3. Be played and sung by those whose lives are consistent with the message they bear.
  4. Be a vehicle for the deep impression of Bible truth, which will inspire a positive change in the life.
  5. Be presented in a carefully planned, orderly manner.
  6. Be simple and melodic and presented without emphasis on personal display.
  7. Give precedence to the preaching of the Word, both in emphasis and in allotment of time.
  8. Maintain a balanced appeal to the emotion and intellect and not just charm the senses.
  9. Be understandable and meaningful in content and style for the largest possible cross section of the audience.

C. Music in Youth Evangelism

In the field of youth witnessing, most of the above sugges­tions apply. Consideration also needs to be given to certain aspects that are unique to this area. Young people tend to identify closely with the music of the contemporary youth culture. The desire to reach these youth where they are with the gospel of Christ sometimes leads to the use of certain questionable musical idioms. In all these idioms, the element which brings the most problems is rhythm, or “the beat.”

Of all the musical elements, rhythm evokes the strongest physical response. Satan’s greatest successes have often come through his appeal to the physical nature. Showing keen awareness of the dangers involved in this approach to youth, Ellen G. White said,

Testimonies for the Church, vol. 1, p. 497
They have a keen ear for music, and Satan knows what or­gans to excite, to animate, engross, and charm the mind so that Christ is not desired. The spiritual longings of the soul for divine knowledge, for a growth in grace, are wanting [i.e. lacking].

This is a strong indictment of the way in which music may be put to a use that is in direct opposition to God’s plan. The previously mentioned jazz, rock, and related hybrid forms are well-known for creating this sensuous response in masses of people.

On the other hand, we have many traditional folk-music idioms which have been respected as legitimate branches of the musical stream. Some of these are acceptable as vehicles for expressing the Christian witness. Others, which might find acceptance in a Christian secular atmosphere, may be in­appropriate for bearing the Saviour’s name. Still others may fall completely outside the Christian’s experience. It must be clear, then, that any form of “folk” musical expression must be judged by the same general principles as all other types dis­cussed in this document.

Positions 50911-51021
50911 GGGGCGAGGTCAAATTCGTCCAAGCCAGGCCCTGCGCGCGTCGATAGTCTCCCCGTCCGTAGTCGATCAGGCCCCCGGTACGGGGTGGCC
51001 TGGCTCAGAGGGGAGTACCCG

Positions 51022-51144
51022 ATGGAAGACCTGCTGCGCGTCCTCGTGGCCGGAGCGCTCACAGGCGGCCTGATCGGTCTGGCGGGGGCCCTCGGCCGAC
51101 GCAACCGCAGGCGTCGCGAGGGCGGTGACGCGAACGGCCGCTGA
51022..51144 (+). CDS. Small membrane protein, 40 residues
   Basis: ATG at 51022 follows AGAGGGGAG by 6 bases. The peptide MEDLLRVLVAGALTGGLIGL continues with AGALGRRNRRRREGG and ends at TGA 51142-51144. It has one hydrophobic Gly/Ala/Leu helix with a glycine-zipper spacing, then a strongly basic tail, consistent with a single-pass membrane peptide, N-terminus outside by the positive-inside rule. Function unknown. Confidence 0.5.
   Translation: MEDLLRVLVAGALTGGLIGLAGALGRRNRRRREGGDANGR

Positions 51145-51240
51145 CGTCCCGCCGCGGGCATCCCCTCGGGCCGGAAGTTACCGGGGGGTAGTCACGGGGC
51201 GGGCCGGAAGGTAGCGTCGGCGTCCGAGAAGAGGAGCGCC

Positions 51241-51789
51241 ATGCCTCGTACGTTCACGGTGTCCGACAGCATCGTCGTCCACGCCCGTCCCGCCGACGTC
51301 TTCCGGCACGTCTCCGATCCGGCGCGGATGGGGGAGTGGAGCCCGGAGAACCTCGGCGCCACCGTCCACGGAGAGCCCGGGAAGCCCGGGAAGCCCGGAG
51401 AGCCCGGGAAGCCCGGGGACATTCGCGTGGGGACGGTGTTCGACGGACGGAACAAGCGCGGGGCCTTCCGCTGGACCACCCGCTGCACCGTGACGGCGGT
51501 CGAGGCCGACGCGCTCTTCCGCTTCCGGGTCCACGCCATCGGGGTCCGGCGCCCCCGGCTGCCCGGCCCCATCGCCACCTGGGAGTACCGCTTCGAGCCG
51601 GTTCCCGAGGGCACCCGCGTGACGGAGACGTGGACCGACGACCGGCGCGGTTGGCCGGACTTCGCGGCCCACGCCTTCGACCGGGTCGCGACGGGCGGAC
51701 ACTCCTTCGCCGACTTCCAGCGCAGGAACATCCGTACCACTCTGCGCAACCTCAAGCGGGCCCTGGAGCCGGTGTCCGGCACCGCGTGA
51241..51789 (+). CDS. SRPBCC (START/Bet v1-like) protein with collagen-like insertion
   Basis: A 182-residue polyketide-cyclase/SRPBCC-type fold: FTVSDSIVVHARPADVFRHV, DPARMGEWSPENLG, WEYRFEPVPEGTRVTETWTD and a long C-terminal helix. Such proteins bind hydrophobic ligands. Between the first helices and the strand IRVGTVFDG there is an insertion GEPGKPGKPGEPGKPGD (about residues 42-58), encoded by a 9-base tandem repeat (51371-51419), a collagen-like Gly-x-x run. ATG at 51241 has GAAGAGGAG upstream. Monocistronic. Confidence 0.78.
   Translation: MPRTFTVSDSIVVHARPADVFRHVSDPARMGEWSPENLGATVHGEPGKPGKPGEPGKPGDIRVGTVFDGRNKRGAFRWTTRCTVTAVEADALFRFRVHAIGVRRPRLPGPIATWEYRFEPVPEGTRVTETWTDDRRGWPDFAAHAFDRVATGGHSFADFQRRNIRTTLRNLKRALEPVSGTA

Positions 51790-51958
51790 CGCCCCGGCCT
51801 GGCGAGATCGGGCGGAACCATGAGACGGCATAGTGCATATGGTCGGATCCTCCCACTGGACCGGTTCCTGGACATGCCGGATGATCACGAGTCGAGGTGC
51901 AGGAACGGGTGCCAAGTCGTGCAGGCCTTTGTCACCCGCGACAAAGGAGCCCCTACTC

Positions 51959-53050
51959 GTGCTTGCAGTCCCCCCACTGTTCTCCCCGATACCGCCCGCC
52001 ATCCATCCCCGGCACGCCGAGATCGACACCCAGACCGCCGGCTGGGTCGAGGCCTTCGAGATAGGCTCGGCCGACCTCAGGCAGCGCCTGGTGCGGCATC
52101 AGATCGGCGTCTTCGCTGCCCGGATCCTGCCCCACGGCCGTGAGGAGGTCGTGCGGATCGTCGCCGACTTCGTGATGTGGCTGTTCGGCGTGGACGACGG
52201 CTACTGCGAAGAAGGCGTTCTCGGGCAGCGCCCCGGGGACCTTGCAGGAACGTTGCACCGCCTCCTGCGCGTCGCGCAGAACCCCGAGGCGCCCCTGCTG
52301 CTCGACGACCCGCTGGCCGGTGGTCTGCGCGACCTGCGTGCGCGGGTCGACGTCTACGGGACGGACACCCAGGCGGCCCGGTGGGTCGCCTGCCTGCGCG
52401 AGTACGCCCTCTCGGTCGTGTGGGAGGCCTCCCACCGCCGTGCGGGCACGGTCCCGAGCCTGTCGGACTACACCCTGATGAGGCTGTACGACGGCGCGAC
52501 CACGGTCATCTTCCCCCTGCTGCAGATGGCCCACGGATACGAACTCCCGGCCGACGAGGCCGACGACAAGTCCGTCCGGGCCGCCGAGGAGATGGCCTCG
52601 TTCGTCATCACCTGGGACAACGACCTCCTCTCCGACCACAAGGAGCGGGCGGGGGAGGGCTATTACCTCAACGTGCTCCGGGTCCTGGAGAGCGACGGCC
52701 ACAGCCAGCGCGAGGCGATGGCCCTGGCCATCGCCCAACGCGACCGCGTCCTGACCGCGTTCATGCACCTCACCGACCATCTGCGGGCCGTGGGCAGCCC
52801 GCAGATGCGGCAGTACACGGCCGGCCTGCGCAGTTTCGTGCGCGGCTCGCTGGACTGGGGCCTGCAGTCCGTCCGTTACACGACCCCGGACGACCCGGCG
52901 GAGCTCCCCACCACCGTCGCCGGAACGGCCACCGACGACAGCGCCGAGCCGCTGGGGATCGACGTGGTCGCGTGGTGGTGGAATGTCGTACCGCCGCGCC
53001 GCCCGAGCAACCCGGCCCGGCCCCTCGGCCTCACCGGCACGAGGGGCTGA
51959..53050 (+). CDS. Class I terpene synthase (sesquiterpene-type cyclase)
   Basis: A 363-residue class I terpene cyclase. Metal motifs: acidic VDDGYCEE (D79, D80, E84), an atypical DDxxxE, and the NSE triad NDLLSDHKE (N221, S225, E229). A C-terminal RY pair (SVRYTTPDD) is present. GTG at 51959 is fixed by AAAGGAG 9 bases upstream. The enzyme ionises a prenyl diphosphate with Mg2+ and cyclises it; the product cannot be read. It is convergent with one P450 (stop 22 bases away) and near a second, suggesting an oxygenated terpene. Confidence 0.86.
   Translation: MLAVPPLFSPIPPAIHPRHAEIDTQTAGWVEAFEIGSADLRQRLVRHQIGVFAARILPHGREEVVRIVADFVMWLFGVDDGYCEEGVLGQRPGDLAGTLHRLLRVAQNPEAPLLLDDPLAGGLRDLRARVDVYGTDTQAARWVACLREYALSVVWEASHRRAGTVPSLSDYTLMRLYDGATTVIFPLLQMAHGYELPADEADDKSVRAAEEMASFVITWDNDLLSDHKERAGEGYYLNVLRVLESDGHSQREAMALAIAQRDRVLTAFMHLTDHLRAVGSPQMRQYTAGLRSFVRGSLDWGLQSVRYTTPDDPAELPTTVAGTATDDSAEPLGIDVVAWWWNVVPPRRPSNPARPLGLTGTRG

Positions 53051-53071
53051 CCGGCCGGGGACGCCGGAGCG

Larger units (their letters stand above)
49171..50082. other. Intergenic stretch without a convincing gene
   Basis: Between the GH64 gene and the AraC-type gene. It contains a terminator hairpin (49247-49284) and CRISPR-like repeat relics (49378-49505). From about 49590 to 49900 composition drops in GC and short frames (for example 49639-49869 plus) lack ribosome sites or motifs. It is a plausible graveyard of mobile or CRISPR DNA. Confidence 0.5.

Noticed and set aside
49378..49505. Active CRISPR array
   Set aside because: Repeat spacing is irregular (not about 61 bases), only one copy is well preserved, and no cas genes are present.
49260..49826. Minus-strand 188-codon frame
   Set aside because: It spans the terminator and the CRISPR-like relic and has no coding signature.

Education, p. 18
Higher than the highest human thought can reach is God’s ideal for His children.

Those who strive for this high ideal and who lead in youth witnessing will find guidance through prayerful study of music by the aid of the Holy Spirit.

In addition to the problem of rhythm, other factors affect the spiritual qualities of the music:

Vocal Treatment. The raucous style common to rock, the suggestive, sentimental, breathy, crooning style of the night-club performer, and other distortions of the human voice should be avoided.

Harmonic Treatment. Music should be avoided that is satu­rated with the 7th, 9th, 11th, and 13th chords as well as other lush sonorities. These chords, when used with restraint, pro­duce beauty, but when used to excess distract from the true spiritual quality of the text.

Visual Presentation. Anything which calls undue attention to the performer(s), such as excessive, affected bodily move­ment or inappropriate dress, should find no place in witness­ing.